The little boys are probably the ones with most of it best memorized. Little children memorize so easily. We think its not a coincidence!
Today, for our school time with the little boys, we worked through reviewing it. Noah led the charge by reading it, and me and the mostly illiterate (Sammy and Gideon) try to say it by memory along with him.
The next part is a little tricky for me to introduce. We started doing some things to better understand Psalm 119. That is our primary goal in teaching the children, understanding God's Word.
Reading through this Psalm, you notice the repetition of various synonyms for "law." So it seemed natural to talk about this, and why....
Why do we keep reading different words that are similar to law?
Just this morning, when it was 5 below zero, Bekah was out feeding the ducks. She accidentally dumped a bucket of water on our front steps. It turned to smooth ice. It was very treacherous, because if someone dashed out to take out the trash -- ouch! So I immediately assembled everyone and told them:
There's ice on the steps. It's dangerous. You have to be careful. It's slippery. The ice will not melt in this cold. If you step on the ice, you will slip and fall. Don't forget about the ice on the steps!
That was my attempt to get everyone to pay attention, because if just one person forgets, they will probably get badly hurt.
Well, it looks like the LORD was doing the same thing in Psalm 119: remember the law or you will be in trouble!
We had already started talking about synonyms last time and began making a list of the ones we found (don't know if you should list law on a list of synonyms for law, but oh well!).
After going through the first three sections of Psalm 119, we found six words similar to law ("statutes" is not visible).
As we hunted, Noah would occasionally find words like "declare" or "rejoice" and ask if they were synonyms. So we discussed the difference between action words and nouns (specifically, synonyms for law, which is a noun). We don't test the kids for things like this, but since it is helpful to know about words like this, that is why we looked at it. (Learning the definition of the word synonym is not a big deal to us, and isn't helpful in understanding what a synonym is, but we did that too.)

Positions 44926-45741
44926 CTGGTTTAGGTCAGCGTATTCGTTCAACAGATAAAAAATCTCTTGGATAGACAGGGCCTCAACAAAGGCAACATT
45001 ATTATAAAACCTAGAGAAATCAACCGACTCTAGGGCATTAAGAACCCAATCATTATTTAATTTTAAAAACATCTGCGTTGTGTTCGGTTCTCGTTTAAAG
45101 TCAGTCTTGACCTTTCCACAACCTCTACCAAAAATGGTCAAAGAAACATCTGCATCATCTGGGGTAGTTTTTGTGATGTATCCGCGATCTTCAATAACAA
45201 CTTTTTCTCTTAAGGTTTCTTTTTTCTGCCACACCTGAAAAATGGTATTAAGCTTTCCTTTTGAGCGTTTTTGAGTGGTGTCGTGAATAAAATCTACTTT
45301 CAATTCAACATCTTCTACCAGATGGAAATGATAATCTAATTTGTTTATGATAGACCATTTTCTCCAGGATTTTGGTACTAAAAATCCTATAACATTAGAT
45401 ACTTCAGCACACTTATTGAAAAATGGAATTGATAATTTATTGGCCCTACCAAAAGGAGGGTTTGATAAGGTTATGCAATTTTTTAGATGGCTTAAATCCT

Then I remembered some math sheets we had, which were used for a math activity. In the activity, you interview family members to see what their favorite color, food, etc is. The child picks a color for each choice, and counts up the colored cubes representing the votes of the family members. Then they graph the results. So I dug the sheets out and modified them to accommodate our needs.
We wrote each synonym under the baseline, assigned each a different color.
Noah and Sammy transferred the colors to each sheet.
Then, as Noah read through Psalm 119, he would pause whenever he came to one of the synonyms (which we already had listed). Sammy and Giddy would take turns identifying the word on the sheet (so they could figure out which color cube to get) and then selecting the cube and putting it in a pile.
It worked out really well, as Giddy practiced his colors, and Sammy practiced identifying the words (mostly by the first letter sounds, which happened to all be unique). They had to wait for turns and they all listened attentively, because they knew what we were looking for.
What is interesting is that it gave me another opportunity to observe Sammy's skills in letter recognition and letter sounds and things like that. He is really learning. It really seems like scripture memory adds such a important dynamic to learning to read. Its hard to explain. He is honestly sounding out the words. He is not just mindlessly saying words that start with the same letter, as our older kids would do when we used regular phonics programs. Sammy knows what the word is supposed to be, so he works with the letters there to make it right.So we amassed a certain number of colored cubes. Then came the fun task of forming them into various sized rods. Then, they began to work on coloring in the appropriate number of squares in their appropriate columns...
For example, he asked "Is the p silent in Psalm? Because its supposed to say salm"
This explains what we observed with some of our middle girls. They learned about 4 letter sounds, and then it just seemed, bang! they were reading. Well, what was also happening was they were following along in in the Bible and in hymnals (which we use almost daily at home). Duh!
The title of the graph is: Synonyms for "law" in Psalm 119:1-24 and the stats are: